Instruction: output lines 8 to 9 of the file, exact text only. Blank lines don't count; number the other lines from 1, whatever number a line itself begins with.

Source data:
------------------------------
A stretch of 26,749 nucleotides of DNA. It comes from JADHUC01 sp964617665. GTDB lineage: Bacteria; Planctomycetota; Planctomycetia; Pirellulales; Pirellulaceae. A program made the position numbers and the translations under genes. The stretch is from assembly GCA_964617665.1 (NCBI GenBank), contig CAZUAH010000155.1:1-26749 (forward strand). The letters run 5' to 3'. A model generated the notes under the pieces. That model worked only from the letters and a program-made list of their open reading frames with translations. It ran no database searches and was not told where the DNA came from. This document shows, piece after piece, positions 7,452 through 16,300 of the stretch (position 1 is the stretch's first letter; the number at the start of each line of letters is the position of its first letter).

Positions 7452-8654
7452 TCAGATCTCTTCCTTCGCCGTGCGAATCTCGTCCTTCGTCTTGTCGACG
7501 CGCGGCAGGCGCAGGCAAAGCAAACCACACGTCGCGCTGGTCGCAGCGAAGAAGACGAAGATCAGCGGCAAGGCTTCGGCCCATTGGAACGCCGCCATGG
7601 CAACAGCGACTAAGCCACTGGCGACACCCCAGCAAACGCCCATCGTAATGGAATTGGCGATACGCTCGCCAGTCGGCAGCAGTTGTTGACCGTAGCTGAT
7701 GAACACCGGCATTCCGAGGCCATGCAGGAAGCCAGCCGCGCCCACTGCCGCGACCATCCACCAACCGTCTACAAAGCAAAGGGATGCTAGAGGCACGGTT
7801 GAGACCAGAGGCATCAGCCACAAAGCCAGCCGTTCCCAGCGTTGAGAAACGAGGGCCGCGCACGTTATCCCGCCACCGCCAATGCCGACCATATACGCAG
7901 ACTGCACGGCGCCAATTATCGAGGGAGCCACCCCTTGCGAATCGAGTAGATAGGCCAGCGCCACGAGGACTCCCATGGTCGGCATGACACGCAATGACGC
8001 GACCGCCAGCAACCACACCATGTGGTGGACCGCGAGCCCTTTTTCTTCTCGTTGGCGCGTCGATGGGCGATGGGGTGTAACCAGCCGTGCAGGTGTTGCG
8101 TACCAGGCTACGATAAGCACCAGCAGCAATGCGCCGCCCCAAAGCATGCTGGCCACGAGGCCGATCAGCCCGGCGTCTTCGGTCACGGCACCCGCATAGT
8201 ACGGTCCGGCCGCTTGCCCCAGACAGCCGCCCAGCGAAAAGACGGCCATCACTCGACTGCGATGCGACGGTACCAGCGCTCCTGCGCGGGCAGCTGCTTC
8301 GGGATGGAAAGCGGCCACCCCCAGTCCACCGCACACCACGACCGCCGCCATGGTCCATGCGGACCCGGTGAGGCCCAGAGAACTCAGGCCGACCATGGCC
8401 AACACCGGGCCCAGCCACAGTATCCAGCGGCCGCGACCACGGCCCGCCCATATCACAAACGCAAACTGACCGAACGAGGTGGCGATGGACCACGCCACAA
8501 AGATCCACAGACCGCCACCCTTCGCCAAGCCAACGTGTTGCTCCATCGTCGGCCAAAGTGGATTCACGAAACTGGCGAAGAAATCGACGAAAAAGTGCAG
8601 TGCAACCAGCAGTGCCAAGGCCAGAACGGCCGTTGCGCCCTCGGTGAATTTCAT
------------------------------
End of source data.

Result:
7901 ACTGCACGGCGCCAATTATCGAGGGAGCCACCCCTTGCGAATCGAGTAGATAGGCCAGCGCCACGAGGACTCCCATGGTCGGCATGACACGCAATGACGC
8001 GACCGCCAGCAACCACACCATGTGGTGGACCGCGAGCCCTTTTTCTTCTCGTTGGCGCGTCGATGGGCGATGGGGTGTAACCAGCCGTGCAGGTGTTGCG